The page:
The fifth entry in the series saw players once again take control of protagonists Nero and Dante, along with gothic newcomer V, as they work together against the demonic threat Urizen. DMC games have never been acclaimed for their plots, but DMC V knocked it out of the park in that respect, while retaining the brilliant gameplay the series has been celebrated for ever since its debut nearly 20 years ago.
1. Sayonara Wild Hearts
I wrote an article a few days after the release of Simogo’s wonderful adventure stating that Sayonara Wild Hearts might just be a Game of the Year contender. Now that the end of the year is within sight, I can firmly say that article is wrong. It’s not a contender at all, Sayonara Wilds Hearts is unquestionably my Game of the Year for 2019. It might not win awards for that same distinction, but it has my undying love, which is equal, right?
What cements its place at the top of my list is how much impact the game has had on my over the past few months since playing. I don’t think a day has gone by without myself remembering the first time discovering the new gimmicks that Wild Hearts offered. At a base level, Sayonara Wild Hearts was a rhythm action that anyone could enjoy, and while that’s true, each track refined or redefined the formula to create something memorable and unique.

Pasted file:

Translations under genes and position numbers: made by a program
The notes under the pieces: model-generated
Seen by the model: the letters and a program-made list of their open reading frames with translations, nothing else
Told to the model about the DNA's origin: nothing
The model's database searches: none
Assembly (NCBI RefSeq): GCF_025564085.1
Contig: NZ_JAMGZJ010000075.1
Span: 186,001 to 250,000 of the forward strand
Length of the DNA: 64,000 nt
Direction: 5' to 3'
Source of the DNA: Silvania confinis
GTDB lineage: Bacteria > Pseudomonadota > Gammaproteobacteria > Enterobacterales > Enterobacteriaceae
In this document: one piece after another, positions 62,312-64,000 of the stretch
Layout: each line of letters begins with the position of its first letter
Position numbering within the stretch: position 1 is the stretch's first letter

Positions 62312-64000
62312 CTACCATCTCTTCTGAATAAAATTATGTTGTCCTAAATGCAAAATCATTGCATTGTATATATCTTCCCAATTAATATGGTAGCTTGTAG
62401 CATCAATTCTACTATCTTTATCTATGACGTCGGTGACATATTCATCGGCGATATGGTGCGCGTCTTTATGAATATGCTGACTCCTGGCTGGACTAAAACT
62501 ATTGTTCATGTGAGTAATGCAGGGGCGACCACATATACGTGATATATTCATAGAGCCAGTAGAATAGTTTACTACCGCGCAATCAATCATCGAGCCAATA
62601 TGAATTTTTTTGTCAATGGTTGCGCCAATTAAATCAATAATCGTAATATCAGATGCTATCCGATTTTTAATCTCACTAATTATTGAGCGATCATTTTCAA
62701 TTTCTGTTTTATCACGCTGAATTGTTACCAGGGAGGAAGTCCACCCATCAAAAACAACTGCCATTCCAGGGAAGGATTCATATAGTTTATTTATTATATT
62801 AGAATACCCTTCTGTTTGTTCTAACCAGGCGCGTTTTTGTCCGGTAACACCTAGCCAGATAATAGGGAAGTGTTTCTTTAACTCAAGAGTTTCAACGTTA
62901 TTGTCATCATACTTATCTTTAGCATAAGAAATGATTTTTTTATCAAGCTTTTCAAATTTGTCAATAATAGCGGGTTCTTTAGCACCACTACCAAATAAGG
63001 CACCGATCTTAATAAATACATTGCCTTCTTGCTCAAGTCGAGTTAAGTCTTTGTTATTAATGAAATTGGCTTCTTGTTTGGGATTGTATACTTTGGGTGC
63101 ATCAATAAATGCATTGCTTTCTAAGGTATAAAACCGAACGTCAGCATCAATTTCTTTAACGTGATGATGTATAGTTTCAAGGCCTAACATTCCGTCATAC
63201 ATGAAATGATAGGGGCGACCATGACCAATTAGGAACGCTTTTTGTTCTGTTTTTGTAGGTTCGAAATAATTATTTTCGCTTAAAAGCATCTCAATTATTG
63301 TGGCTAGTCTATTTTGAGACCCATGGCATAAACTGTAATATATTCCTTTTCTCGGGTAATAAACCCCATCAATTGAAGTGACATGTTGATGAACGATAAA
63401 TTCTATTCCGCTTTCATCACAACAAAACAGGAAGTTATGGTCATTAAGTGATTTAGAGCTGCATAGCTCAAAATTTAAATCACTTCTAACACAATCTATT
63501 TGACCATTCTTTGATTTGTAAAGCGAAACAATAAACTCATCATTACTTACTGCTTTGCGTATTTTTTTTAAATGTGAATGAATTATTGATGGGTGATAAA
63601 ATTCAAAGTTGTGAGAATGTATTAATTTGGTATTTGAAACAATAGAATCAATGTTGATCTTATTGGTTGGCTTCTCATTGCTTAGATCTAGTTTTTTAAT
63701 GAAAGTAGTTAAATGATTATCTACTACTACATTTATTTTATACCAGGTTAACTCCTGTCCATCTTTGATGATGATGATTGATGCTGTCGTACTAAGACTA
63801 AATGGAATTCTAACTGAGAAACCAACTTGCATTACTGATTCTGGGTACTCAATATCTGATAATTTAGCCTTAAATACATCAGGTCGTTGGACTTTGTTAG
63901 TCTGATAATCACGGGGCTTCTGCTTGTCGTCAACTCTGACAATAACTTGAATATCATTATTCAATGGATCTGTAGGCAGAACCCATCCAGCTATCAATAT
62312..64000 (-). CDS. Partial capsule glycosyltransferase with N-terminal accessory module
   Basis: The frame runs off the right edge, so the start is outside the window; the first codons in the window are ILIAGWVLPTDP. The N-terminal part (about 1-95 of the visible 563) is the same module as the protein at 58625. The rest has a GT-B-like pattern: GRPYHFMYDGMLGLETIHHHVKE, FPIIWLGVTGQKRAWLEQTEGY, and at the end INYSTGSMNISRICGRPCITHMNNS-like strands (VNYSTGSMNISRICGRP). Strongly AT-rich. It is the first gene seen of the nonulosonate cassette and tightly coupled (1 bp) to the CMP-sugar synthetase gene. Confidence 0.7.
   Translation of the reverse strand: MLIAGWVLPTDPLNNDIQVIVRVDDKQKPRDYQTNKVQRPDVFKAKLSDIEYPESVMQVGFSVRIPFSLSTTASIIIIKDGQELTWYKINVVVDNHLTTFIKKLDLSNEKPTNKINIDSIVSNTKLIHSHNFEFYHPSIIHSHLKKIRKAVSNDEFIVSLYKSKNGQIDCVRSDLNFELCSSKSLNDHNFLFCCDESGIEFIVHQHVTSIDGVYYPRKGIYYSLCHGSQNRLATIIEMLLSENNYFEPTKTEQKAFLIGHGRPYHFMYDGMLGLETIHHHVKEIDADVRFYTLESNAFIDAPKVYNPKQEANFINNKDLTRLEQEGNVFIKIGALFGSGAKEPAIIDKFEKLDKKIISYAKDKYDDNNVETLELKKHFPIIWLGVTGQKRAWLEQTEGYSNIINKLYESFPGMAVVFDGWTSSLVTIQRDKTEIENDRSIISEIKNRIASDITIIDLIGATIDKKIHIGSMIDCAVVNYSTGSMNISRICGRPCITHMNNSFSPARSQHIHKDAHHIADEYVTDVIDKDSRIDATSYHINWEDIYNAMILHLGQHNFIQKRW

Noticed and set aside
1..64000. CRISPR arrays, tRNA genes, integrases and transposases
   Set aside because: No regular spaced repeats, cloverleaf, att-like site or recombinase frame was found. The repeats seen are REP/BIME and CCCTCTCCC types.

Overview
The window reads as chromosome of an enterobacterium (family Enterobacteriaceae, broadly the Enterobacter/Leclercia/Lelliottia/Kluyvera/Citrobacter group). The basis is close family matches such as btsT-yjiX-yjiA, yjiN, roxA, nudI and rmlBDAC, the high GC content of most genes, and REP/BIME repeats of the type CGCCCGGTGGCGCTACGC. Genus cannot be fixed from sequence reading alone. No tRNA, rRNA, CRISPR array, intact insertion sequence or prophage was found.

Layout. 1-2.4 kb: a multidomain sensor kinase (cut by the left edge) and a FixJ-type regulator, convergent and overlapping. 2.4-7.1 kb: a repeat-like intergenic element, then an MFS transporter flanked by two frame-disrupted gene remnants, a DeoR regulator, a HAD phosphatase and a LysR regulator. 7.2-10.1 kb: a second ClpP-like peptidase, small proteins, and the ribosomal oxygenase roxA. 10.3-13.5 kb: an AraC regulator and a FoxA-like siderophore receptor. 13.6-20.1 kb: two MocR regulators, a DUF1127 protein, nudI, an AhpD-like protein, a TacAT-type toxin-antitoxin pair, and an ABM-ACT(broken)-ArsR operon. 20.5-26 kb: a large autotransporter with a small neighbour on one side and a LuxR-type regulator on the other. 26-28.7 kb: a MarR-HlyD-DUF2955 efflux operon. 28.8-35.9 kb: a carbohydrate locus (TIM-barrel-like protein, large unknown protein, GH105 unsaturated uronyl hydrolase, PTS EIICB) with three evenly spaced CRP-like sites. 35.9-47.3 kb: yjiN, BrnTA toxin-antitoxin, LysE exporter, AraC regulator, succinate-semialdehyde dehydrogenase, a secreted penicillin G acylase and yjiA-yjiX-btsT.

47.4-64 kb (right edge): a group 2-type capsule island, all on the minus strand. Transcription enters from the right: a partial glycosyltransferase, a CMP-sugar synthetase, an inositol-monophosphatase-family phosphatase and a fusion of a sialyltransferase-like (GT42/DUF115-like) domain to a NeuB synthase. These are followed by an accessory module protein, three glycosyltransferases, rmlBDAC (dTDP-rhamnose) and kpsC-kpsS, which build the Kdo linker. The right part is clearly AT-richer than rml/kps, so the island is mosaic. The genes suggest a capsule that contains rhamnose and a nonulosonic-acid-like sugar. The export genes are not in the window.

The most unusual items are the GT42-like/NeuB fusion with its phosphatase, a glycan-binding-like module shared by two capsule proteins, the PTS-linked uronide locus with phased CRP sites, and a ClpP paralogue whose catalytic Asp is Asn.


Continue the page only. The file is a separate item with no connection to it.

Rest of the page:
No rhythm action game would be complete without the music, and Wild Hearts’ mix of electro-pop bops are infectious. Even after finishing the game twice, the album is among my most played on Spotify. Perhaps that’s not the achievement it sounds like considering I’ve only had Spotify Premium for a couple of months, but you get my point.
The gameplay is brilliant, the soundtrack is top-notch, but Sayonara Wild Hearts’ true value comes with its story. While there’s no real plot, the game’s overall experience draws on themes of depression and learning to love yourself after experiencing incredible trauma. The experience all comes together during the final song; an odyssey that ranges from intense, reflective and ultimately hopeful. By the time the credits roll, you’ll struggle to hold back your tears, and that’s the kind of unforgettable experience that makes Sayonara Wild Hearts my Game of the Year.